VULCANIA SUBMARINE: The Early Days
(Humble Beginnings On A Shoestring Budget)
In the 1970’s and 80’s, we organized a small backyard facility where we experimented with underwater technologies like improved snorkels, homemade rebreathers, air-supplied helmet diving rigs, wetsubs, ambient pressure subs, and Air Independent Propulsion systems for submarines. Amazingly, as primitive as these experimental devices were, they all worked and/or provided experience that led to better things.
Depending on when you want to start counting, our experimentation got serious in the backyard of this little house in Benicia, California, a couple blocks from the Carquinez Straits. Nowadays, some people like to fantasize about where the fictional Vulcania might have been, or where the NAUTILUS might have been built. In reality, it was right here. J
For the benefit of those of you visiting from another planet, these are the Carquinez Straits. The yellow square shows the area where we are talking about. Steer your Flying Saucer in that direction as you descend. J
The UFO-view from final approach toward the Benicia Marina. The yellow square and dot to the North East of the Marina marks where we lived.
Zooming in even closer, we have an airborne view of the house that became VULCANIA SUBMARINE, taken in 2006. The blue dot is where our testing pool was located. The yellow spindle-shape depicts where the NAUTILUS MINISUB was constructed. Not what you could call “spacious accommodations” by any means.
When people called us “backyard submarine builders”, they weren’t kidding. Part of our backyard was framed and enclosed by eight-foot high plywood walls. (Above is a closeup of the layout.) Not many people knew it was there; and those who did often just referred to it with code names like “the Twilight Zone” or “the Sector”. (Sort of like our own little “Area 51”.) Within those walls, interesting experiments, great parties, and just plain fun was the order of the day.
But from the standpoint of an “embattled inventive technologist” (locked-away behind those walls, with no “How-To” Manual or Internet; and with only the local Library as my primary reference) I was pretty-much left to my own devices to teach myself everything I needed to know about submarines.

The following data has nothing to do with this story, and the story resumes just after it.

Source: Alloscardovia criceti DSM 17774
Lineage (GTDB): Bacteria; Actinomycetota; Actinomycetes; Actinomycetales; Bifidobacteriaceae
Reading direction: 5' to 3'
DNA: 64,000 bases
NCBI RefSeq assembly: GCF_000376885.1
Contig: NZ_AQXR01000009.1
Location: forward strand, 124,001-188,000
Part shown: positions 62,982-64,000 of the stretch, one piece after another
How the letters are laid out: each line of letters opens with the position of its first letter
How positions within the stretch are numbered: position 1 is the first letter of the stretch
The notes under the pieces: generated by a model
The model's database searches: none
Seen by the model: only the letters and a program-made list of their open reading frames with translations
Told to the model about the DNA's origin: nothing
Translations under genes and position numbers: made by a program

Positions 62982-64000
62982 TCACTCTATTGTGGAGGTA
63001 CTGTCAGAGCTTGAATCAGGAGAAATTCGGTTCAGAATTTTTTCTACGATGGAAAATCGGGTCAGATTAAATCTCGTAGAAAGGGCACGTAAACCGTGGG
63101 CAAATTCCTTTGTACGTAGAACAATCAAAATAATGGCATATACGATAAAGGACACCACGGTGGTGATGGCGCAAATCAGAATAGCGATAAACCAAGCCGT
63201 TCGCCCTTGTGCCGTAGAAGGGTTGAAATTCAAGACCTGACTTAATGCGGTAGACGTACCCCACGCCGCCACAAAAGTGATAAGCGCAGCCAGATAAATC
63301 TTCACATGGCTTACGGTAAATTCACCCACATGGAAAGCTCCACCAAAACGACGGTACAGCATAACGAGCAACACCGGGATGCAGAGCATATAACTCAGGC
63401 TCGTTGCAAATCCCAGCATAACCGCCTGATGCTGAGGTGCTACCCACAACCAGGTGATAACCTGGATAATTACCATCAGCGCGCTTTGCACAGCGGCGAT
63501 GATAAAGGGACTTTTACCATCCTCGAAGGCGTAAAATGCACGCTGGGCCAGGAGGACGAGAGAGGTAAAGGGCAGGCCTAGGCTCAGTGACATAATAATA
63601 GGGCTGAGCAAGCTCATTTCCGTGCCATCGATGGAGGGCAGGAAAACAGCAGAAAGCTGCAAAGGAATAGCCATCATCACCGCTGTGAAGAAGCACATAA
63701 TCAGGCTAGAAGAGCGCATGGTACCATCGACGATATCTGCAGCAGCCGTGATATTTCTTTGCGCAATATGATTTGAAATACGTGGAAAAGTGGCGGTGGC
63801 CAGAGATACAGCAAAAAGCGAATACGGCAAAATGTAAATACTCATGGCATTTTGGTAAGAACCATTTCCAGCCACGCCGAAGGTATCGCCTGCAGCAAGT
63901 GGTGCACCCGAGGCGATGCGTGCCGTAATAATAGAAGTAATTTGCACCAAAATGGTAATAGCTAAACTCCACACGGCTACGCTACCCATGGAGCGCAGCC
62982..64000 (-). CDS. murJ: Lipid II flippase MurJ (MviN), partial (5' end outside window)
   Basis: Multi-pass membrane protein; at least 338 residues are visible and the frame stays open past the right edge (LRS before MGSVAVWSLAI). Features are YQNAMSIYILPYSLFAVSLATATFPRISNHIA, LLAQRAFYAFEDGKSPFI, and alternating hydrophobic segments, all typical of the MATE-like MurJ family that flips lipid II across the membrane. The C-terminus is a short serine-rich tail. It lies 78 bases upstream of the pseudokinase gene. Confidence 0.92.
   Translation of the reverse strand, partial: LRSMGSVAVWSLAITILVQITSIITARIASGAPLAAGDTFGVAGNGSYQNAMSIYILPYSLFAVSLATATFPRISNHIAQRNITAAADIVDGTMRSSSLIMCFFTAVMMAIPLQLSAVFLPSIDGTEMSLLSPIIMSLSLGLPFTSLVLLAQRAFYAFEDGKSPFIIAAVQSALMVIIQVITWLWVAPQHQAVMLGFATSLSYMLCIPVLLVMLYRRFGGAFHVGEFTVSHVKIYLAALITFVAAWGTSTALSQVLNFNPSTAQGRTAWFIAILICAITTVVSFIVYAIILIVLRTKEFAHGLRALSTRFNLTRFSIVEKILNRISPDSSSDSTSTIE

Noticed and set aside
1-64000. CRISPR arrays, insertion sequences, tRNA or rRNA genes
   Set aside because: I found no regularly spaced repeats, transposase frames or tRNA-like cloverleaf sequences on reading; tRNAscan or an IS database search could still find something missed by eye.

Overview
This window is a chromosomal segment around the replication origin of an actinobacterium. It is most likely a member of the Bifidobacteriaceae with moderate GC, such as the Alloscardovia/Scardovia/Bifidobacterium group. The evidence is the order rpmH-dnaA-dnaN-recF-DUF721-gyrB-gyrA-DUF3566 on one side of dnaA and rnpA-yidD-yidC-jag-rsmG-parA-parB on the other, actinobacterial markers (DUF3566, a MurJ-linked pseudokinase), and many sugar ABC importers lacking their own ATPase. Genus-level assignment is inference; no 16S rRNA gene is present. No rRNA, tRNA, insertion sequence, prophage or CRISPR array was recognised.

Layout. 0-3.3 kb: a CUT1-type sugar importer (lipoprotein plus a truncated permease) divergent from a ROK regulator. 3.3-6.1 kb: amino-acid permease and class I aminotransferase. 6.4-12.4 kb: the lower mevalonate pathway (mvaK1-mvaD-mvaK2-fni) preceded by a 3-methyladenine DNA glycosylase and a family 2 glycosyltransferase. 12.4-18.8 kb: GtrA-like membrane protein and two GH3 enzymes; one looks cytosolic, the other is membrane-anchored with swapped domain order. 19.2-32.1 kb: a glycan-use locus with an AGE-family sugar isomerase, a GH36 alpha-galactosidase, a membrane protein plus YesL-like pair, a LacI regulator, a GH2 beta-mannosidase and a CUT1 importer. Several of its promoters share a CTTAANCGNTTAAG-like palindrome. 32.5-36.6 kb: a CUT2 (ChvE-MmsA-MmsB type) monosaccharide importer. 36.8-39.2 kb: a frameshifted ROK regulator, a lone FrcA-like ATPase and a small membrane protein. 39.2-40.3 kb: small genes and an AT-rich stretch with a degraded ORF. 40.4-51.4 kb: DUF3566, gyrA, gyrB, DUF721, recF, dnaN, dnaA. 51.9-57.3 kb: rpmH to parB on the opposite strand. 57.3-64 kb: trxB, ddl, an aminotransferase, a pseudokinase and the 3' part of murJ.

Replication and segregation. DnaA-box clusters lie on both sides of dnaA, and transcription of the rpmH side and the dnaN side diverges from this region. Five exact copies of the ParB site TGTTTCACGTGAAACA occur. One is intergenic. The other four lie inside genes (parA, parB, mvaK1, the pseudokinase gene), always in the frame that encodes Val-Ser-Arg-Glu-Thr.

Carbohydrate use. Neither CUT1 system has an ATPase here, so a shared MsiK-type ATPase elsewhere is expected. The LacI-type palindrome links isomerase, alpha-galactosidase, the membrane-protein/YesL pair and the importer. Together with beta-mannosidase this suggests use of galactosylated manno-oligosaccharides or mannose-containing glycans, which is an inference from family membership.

Accordingly, some of my first experiments proved concepts that were 300 years old. But I didn’t know that at the time; and in any event they helped me discover and understand important fundamentals from a “hands-on” perspective. J
Testing a human-powered swimming machine. It was a total failure. J
Pat in pool (5’ at deepest point) with experimental homemade re-breather. It worked!!!
Surfacing after successful re-breather test.
Improved re-breather with pressurized supply.
Home-made helmet / re-breather system components.
These devices were crudely fashioned: oftentimes utilizing items we had around the house and adapting them to our purposes. I learned from each failure, but most of what I built worked well enough to prove principles, and lead toward better things.
To some, it might seem laughable now, but remember: back then, we didn’t have the advantage of Internet websites (like this one) disseminating information about underwater technologies. At the time, we were developing that information, and this was part of the process of “figuring it out all on our own” that we had to go through.
Pat wearing helmet / rebreather system.
Pool-testing a “proof of concept” helmet / rebreather system.
This rig cost about $5.00 to build (the helmet was a discarded plastic ink-pen display from a drug store) and could sustain a man underwater for up to 20 minutes. Back then, everybody who saw and test-dove this rig was pleasantly amazed by it.
Above is a crude ballast-system test-model for an ambient pressure submarine concept. Plastic bottles, a length of pipe, a barbell weight, and a few tubes and valves. Cheap? Sure! But it worked and we learned from it! J
Ballast system model floating in pool. (And my own SIMPLIFIED SUB DESIGN MATH program at work, BTW.)
Ballast system test model underwater and functioning correctly. (Photo taken with a Polaroid B&W camera, held upside down in an inverted, clear-plastic canister.) The lessons we learned from this system-test model showed us what works (and what doesn’t); enabled us to avoid design mistakes we’ve seen others make; and led to the hydrobatic ballast system of our NAUTILUS MINISUB.
Experimental test model for a “closed circuit” Air Independent Propulsion system: another test model (we tossed together out of things we had laying around the house) that worked well enough to prove the concept.
Pat with first AIP system test model in front of HYPERSUB pressure hull mockup.